After the existing buildings were demolished, the archaeology team began their excavations of the 1.5 acre site.¬† Instead of trowels and brushes, the crew worked with skilled backhoe operators to successfully locate 13 brick water wells and privies. Buried up to 26 feet beneath Fifth Avenue – amidst a sea of rock, concrete and metal – were fragile hand painted dolls, delicate French urns decorated with gold, a sash pistol, and thousands of other unique objects. The last time these artifacts were seen, canal boats entered Pittsburgh on a watered viaduct and Native Americans Indians hunted buffalo across the Plains.
Back in the laboratory, as archaeologists carefully cleaned and identified the artifacts, an unknown and extraordinary chapter in the city‚Äôs history was revealed.¬† Discovering the relationships between these artifacts and written history created a new perspective of the lives and work of those who once occupied the space where Three PNC Plaza now stands.¬† The chronicle of this excavation documents their place in history, a time when Pittsburghers shaped a frontier village into a great city.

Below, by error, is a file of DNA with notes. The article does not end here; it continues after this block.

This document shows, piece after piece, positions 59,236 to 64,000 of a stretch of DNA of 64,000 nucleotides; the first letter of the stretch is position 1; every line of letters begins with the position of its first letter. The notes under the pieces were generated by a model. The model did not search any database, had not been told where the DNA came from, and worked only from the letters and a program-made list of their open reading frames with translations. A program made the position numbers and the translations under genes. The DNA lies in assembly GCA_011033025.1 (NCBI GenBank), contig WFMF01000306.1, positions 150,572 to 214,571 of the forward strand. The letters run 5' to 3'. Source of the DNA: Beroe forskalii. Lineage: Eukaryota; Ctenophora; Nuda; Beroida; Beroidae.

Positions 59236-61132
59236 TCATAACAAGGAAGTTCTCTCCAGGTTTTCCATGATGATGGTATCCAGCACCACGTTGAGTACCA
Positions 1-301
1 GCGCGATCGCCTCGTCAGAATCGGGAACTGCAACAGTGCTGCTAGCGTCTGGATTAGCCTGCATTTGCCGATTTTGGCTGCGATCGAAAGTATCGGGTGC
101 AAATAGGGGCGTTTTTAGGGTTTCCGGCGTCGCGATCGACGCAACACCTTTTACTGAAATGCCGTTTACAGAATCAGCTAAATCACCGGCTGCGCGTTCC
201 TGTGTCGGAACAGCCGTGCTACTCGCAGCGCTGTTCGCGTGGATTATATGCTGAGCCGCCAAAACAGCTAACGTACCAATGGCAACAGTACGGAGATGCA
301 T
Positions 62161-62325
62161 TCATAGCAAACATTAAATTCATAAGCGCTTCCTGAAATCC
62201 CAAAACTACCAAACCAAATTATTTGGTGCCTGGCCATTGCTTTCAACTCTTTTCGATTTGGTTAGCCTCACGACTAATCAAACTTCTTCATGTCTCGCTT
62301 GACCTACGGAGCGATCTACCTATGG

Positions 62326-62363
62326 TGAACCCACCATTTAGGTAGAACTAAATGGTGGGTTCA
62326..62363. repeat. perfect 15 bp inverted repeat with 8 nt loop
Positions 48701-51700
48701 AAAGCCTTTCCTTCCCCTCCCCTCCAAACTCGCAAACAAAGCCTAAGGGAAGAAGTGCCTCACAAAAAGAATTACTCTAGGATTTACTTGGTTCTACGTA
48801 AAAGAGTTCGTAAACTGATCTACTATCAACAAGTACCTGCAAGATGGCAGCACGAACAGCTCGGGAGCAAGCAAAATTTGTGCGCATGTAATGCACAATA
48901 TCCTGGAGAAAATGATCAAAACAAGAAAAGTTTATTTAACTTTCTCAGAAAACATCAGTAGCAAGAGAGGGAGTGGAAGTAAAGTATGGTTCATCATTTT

See the artifacts in person on permanent exhibit in the new Fairmont Hotel Pittsburgh‚Ä¶.